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Tamsui Lanscape

Tags: art | Ni Jiang-Huai | painting

Ni Jiang-Huai (1894–1943), 1936

Watercolor painting, 46.5 x 64 cm

Born in Gongguan, Taipei, Ni Jiang-Huai learned Chinese writing with his father while they resided in the neighborhood of Shifenliao, Reifan. Ni was a student of Ishikawa Kinichiro and encouraged and promoted the fine arts education in Taiwan. Not only was he an avid founder of Seven-Star Art Forum, Taiwan Painting Research Institute and Crimson Island Association, he was also a great supporter of exhibitions and fellow painters. He even purchased art pieces using his own money to facilitate the establishment of art galleries. Ni fell ill and died, unfortunately, while still in his prime. Picturesque Tamsui is a common subject for many painters. Tamsui Landscape is Ni's 1936 work, done at the age of 42. The bird's eye view shows a white path stretching directly ahead, disappearing upon a turn to the houses on the right, and eventually meeting the church. In the background, painted in both cold and warm colors, is Tamsui River. The technique exemplifies the painter's creativity and presents us with a different face of Tamsui. Ni is one of the first watercolor painters in early Taiwan. In fact, the earliest watercolor painting that can be found in Taiwan so far was done by Ni. Ni's footsteps were all over Keelung (the Rainy Harbor), Reifan and Taipei; as a result, the major themes of his painting after the 1920s include the rain in Keelung, church in Tamsui, coal mine in Reifan, and old streets of Dadaochen.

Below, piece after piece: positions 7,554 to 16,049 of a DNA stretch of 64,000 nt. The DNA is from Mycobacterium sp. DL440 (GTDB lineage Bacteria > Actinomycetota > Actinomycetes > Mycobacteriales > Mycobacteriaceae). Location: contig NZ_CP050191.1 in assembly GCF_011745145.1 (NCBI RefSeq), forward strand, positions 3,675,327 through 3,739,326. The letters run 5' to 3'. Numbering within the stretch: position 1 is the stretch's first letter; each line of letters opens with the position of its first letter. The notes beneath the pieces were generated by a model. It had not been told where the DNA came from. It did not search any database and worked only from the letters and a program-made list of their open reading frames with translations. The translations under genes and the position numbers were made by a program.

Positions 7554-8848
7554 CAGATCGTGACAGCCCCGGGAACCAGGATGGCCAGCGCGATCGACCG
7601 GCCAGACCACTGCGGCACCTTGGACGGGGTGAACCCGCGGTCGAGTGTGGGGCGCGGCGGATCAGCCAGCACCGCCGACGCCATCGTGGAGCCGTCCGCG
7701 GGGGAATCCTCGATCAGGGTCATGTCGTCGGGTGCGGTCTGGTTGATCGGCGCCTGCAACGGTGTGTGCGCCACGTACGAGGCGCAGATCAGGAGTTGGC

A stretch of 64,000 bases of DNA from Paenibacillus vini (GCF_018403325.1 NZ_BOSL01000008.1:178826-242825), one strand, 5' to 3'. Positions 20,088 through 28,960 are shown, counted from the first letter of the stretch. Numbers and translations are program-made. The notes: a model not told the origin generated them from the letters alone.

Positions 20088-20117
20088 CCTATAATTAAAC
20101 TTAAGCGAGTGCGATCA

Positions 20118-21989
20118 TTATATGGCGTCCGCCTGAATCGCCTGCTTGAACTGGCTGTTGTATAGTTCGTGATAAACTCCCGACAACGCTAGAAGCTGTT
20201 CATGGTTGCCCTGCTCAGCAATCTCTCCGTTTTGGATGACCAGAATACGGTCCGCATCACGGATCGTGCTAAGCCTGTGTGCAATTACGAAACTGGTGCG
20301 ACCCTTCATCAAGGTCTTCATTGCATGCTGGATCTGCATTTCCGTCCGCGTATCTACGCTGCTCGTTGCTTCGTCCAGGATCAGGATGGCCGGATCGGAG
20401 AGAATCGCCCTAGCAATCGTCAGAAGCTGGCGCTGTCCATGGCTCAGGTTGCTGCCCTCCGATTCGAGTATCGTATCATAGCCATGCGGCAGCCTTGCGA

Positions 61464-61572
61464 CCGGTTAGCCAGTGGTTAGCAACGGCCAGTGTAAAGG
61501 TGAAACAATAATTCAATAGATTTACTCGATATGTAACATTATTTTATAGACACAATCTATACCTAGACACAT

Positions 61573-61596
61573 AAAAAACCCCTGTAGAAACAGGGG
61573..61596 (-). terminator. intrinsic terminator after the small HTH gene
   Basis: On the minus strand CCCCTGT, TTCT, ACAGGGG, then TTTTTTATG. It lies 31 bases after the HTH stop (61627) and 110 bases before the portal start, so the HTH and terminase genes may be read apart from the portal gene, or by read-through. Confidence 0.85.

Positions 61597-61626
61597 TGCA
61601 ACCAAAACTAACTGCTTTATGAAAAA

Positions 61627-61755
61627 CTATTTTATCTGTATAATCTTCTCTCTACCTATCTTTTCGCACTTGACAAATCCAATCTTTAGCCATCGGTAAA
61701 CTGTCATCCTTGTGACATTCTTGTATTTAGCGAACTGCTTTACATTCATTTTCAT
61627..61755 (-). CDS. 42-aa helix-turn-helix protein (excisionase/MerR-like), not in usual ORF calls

Department of Graphic Communications and Digital Publishing, Shih Hsin University Digital archiving project of the Shung Ye Museum of Formosan Aborigines

Original Chinese text is composed by Professor Cheng-Ming Su, Department of Visual Arts, Taipei Municipal University of Education